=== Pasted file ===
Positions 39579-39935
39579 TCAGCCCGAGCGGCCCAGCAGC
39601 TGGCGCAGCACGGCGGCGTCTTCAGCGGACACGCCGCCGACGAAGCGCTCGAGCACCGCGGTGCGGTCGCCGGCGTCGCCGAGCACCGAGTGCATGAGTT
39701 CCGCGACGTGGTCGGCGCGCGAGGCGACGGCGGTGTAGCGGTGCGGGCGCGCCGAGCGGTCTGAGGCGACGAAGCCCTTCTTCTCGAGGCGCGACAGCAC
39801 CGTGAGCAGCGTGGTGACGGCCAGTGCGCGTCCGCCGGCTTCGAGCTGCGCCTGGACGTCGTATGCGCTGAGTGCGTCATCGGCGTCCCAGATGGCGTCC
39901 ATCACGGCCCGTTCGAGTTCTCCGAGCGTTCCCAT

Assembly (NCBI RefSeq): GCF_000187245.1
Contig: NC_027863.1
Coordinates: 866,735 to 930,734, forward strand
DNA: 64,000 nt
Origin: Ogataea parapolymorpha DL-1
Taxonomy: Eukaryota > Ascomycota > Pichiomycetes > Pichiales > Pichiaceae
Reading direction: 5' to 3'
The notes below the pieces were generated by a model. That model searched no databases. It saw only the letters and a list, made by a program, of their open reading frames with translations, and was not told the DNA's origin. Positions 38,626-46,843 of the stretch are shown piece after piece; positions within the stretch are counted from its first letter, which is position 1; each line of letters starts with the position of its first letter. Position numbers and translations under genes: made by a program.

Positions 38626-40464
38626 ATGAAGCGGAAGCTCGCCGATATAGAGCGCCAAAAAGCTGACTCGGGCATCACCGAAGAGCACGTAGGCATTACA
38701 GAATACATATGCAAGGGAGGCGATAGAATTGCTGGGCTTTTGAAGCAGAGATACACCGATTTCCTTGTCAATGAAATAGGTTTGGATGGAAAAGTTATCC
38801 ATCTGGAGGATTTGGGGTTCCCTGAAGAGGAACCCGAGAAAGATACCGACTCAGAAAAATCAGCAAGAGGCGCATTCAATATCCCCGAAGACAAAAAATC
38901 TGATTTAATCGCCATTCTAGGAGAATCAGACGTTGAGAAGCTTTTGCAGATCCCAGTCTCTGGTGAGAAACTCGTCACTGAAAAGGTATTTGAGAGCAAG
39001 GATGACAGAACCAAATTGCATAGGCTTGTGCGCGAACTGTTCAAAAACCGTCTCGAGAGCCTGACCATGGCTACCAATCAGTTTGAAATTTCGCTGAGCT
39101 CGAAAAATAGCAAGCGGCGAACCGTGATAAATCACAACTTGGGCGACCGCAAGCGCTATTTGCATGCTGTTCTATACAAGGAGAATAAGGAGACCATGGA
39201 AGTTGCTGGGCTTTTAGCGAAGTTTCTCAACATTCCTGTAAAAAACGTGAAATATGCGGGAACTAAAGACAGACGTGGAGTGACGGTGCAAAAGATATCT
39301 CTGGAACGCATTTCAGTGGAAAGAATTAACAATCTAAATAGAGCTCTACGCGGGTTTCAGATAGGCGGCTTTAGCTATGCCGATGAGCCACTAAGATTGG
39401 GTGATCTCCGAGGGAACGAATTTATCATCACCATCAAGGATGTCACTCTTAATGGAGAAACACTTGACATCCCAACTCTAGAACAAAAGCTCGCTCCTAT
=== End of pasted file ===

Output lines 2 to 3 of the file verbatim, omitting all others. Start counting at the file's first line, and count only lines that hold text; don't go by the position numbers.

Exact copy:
39579 TCAGCCCGAGCGGCCCAGCAGC
39601 TGGCGCAGCACGGCGGCGTCTTCAGCGGACACGCCGCCGACGAAGCGCTCGAGCACCGCGGTGCGGTCGCCGGCGTCGCCGAGCACCGAGTGCATGAGTT